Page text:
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Scott Hofmann

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Re: Problems erecting large projection screen
« Reply #3 on: October 19, 2018, 10:57:58 am »

In addition to the previous comments, the tripod stands you've purchased are really inexpensive and not up to the task.
If you can't get the group to invest in a proper portable screen system, I would at least investigate crank-up tripod stands so you could attach the screen to them while standing on the ground and then crank the two masts up simultaneously.
Still a danger in things tipping over.
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Scott Hofmann

Dave Garoutte

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Re: Problems erecting large projection screen
« Reply #4 on: October 19, 2018, 12:17:32 pm »

Once you have the tipping issue solved, you could attach a couple of pulleys to the tripods and pull up the screen with some rope.
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Joe Mirabile

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Re: Problems erecting large projection screen
« Reply #5 on: October 19, 2018, 08:42:02 pm »

Thanks for the replies. I contemplated bridging across the tripods with a crossbar at the top but decided it is not needed because the screen itself is rigid steel. It's a pull-down screen inside a cylindrical case. I don't see any way the tripods could tip toward the middle with the screen spanning the space. Tipping toward the front, yes, that could happen, crashing into the audience. But each leg comes out 2' (they are not out all the way in stock photos). I pointed one of the legs toward the audience and the other two against the back wall. These stands are sturdy even though they were inexpensive. They are each rated for 80 lbs, and the screen is only 36. Maybe for constant use by pros they would not hold up (pun intended), but they will only be used twice per year here.

Buying a new screen is not an option. The crank-up tripod and the pulley suggestions sound interesting. I will investigate. Thanks for your insights.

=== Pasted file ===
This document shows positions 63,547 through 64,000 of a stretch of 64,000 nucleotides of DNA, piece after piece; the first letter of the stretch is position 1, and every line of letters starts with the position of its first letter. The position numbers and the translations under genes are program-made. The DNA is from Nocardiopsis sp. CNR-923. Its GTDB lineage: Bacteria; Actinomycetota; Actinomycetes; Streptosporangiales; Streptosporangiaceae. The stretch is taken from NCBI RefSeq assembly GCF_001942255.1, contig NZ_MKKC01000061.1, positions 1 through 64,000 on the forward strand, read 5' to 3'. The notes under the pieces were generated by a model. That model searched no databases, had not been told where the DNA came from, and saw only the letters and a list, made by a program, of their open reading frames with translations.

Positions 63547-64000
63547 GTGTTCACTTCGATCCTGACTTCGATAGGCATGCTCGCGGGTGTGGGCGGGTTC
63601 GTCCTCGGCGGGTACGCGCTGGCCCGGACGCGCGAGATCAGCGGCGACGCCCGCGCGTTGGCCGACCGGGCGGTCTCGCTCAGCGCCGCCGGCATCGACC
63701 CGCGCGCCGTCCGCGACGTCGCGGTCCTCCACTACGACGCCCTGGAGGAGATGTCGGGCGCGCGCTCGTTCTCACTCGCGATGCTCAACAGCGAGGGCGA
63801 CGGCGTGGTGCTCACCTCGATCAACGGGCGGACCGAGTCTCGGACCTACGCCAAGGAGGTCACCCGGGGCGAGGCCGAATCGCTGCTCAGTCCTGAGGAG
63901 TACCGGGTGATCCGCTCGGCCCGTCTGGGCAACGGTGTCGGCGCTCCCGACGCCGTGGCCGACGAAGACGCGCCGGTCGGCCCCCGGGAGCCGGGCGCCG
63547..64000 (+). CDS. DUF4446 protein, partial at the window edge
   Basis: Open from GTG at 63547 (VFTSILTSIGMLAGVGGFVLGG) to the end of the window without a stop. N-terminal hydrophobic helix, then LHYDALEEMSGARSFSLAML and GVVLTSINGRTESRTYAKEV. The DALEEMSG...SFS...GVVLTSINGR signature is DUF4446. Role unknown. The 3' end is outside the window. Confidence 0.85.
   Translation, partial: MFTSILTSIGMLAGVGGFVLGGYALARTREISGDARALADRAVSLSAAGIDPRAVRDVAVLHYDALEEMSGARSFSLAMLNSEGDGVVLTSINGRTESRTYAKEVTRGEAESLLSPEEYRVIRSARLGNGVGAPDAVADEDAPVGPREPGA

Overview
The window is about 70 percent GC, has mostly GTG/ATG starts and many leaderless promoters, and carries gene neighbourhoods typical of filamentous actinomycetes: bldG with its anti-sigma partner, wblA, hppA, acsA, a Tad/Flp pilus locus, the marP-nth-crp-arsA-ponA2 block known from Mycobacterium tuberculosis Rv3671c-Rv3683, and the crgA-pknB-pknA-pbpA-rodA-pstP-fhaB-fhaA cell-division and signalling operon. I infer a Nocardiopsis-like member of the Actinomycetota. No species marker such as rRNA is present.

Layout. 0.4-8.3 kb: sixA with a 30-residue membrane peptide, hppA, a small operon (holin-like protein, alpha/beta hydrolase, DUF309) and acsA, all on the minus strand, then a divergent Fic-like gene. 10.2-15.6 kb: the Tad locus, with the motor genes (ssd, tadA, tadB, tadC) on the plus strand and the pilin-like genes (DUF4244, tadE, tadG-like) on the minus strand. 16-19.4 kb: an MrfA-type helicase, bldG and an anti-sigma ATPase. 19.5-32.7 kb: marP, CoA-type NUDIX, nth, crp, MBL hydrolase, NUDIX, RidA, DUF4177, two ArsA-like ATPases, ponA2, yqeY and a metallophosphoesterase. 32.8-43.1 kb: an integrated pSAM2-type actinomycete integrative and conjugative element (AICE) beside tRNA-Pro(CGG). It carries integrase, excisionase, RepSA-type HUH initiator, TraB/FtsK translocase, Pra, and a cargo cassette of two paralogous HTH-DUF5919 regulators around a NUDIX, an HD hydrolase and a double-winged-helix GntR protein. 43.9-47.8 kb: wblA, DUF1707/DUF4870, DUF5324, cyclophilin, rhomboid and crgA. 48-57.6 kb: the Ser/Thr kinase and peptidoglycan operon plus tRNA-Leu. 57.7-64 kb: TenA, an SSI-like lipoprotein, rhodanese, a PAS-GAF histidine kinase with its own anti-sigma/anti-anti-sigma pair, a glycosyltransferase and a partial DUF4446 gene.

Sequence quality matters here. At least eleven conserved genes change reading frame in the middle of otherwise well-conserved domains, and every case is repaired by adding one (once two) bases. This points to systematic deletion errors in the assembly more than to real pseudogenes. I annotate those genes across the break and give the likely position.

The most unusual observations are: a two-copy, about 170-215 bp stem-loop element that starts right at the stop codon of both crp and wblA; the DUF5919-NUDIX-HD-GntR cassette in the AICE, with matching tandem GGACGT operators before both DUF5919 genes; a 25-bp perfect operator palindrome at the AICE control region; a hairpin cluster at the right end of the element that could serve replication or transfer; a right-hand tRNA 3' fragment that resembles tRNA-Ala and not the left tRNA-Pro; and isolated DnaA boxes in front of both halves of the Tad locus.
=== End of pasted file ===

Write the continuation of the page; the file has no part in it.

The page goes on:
PS  I have notifications turned on for this topic but did not receive any emails. I did not know there were replies sitting here.
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Scott Holtzman

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Re: Problems erecting large projection screen
« Reply #6 on: October 20, 2018, 04:48:15 am »

Thanks for the replies. I contemplated bridging across the tripods with a crossbar at the top but decided it is not needed because the screen itself is rigid steel. It's a pull-down screen inside a cylindrical case. I don't see any way the tripods could tip toward the middle with the screen spanning the space. Tipping toward the front, yes, that could happen, crashing into the audience. But each leg comes out 2' (they are not out all the way in stock photos). I pointed one of the legs toward the audience and the other two against the back wall. These stands are sturdy even though they were inexpensive. They are each rated for 80 lbs, and the screen is only 36. Maybe for constant use by pros they would not hold up (pun intended), but they will only be used twice per year here.

Buying a new screen is not an option. The crank-up tripod and the pulley suggestions sound interesting. I will investigate. Thanks for your insights.

PS  I have notifications turned on for this topic but did not receive any emails. I did not know there were replies sitting here.
If you only need it twice a year rent a proper fast fold.  This contraption will never make you happy and can't be aesthetically pleasing.